In Japanese history, the 1860s marked a mighty turning point. In 1868, the Edo era ended, bringing a close to nearly 300 years of almost total isolation from the rest of the world. In the years that followed, rapid social change was accompanied by an influx of western culture, industrial methods, and people.
One of these people was William Elliot Griffis, an American educator who'd become acquainted with Japan through tutoring a young samurai called Kusakabe Taro at his university in New Jersey. Griffis was invited to Japan to teach in Echizen province (now part of Fukui prefecture), arriving in 1871.
The Griffis Museum is a recreation of the home built for Griffis in the city; while the exterior is true to the original, a lack of records means that the interior is an approximation rather than an exact replica, typical of the time. It's a charming place that gives interesting insights into the life of a visitor to a completely unknown land.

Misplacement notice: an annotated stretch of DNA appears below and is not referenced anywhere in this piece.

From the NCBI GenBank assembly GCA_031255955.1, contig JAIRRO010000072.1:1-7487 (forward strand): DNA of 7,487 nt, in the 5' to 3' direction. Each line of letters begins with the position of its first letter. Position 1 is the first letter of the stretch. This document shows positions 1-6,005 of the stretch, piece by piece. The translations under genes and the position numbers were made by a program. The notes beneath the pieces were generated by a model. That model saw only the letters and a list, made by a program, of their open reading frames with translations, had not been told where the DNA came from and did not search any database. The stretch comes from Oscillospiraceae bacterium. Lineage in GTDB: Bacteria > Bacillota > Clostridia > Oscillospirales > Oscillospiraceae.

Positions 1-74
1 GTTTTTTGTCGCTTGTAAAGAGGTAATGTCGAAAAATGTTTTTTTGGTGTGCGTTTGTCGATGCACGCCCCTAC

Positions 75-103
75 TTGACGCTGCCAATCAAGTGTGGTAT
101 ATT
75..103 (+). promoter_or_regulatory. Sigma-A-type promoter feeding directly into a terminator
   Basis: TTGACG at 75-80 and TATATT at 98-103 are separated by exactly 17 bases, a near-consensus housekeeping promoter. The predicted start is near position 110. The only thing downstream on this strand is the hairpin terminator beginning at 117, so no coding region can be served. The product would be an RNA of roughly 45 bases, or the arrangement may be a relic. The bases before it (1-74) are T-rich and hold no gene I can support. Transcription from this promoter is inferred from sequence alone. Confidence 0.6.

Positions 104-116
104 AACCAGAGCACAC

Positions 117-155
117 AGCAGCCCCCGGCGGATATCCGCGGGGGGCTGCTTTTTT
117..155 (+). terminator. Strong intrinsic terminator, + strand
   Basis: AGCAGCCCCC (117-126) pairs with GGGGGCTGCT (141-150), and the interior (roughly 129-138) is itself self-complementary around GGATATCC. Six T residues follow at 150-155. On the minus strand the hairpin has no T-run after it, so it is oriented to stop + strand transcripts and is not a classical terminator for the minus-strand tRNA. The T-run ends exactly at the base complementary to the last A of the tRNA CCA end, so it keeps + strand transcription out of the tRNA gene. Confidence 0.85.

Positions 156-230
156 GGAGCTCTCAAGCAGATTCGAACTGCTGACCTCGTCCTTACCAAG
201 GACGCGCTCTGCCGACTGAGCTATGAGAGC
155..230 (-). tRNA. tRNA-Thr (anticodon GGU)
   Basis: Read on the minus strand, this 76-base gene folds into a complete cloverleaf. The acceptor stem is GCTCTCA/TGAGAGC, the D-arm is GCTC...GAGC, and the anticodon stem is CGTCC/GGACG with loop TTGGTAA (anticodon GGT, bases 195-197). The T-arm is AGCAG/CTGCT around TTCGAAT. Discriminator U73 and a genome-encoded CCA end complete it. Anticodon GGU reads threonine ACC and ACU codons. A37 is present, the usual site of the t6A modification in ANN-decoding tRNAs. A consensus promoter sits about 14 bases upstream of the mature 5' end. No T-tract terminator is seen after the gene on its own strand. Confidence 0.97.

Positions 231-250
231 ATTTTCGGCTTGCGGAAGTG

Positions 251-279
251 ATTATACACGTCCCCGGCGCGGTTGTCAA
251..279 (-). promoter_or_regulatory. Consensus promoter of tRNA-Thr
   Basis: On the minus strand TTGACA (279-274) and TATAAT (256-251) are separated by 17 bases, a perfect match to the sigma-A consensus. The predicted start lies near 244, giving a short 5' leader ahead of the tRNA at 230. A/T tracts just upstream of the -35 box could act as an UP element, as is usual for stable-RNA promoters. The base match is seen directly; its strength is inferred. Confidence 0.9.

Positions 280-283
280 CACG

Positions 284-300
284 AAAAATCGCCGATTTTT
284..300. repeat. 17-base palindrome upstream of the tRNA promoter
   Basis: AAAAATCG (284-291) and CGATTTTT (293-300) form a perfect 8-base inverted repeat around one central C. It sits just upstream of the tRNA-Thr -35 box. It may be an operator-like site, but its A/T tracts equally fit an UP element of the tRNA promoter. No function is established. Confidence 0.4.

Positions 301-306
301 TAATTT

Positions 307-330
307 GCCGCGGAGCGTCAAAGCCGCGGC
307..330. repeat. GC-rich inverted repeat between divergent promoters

Near the entrance are portraits of Griffis and Kusakabe, which surprised me by talking to me! They're actually digital animations, which give visitors the outline of their lives, the two men chatting and reminiscing with each other in a way that I found completely delightful. They speak Japanese, but English subtitles allowed me to understand the conversation.
It's not a big place, but it's pleasant to stroll around, looking out from the veranda, taking in the period atmosphere, imagining elegant evenings with Griffis hosting his students. All around the house there are displays of books and documents from Griffis' life, and fascinating photographs, harking back to a world so very different from the one we live in now.